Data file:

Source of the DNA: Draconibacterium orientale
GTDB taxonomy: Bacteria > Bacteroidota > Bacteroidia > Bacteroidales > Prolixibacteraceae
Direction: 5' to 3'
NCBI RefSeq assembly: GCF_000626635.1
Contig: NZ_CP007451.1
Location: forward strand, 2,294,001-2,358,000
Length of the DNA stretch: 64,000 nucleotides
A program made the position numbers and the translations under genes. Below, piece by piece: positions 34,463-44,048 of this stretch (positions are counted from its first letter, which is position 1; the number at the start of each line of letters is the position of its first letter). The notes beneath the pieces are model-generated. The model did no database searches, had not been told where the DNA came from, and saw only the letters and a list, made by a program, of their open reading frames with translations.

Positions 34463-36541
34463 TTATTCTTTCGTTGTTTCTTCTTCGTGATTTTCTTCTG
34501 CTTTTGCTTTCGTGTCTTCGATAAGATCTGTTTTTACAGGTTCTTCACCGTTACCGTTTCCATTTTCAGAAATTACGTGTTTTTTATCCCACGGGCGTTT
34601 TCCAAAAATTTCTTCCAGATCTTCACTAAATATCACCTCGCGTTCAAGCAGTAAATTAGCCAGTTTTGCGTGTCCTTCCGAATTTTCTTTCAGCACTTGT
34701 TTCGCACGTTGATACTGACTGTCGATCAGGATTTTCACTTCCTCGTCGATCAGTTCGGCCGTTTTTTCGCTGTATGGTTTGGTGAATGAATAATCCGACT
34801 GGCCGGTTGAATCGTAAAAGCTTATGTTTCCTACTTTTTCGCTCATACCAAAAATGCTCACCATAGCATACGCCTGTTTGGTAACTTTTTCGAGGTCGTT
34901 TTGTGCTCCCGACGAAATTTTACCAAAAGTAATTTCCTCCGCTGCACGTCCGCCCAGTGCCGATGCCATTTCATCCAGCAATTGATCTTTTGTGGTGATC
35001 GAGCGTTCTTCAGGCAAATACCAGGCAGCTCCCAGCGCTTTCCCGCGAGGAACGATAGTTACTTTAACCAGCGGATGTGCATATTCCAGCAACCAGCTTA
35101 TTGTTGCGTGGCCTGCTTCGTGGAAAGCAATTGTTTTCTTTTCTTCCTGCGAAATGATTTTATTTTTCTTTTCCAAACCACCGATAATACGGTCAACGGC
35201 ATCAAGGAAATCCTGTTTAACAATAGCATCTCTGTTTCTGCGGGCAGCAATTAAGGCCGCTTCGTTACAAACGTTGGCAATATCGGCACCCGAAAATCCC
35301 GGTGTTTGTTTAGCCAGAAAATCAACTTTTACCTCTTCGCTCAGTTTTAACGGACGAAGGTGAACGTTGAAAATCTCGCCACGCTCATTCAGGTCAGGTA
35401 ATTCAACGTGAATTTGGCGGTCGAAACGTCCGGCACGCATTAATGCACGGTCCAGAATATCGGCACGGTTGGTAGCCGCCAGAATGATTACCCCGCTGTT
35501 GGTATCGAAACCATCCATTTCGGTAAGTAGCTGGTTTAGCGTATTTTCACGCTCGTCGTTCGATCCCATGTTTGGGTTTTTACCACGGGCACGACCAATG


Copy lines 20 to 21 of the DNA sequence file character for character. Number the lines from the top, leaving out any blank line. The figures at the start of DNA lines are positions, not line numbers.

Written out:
35401 ATTCAACGTGAATTTGGCGGTCGAAACGTCCGGCACGCATTAATGCACGGTCCAGAATATCGGCACGGTTGGTAGCCGCCAGAATGATTACCCCGCTGTT
35501 GGTATCGAAACCATCCATTTCGGTAAGTAGCTGGTTTAGCGTATTTTCACGCTCGTCGTTCGATCCCATGTTTGGGTTTTTACCACGGGCACGACCAATG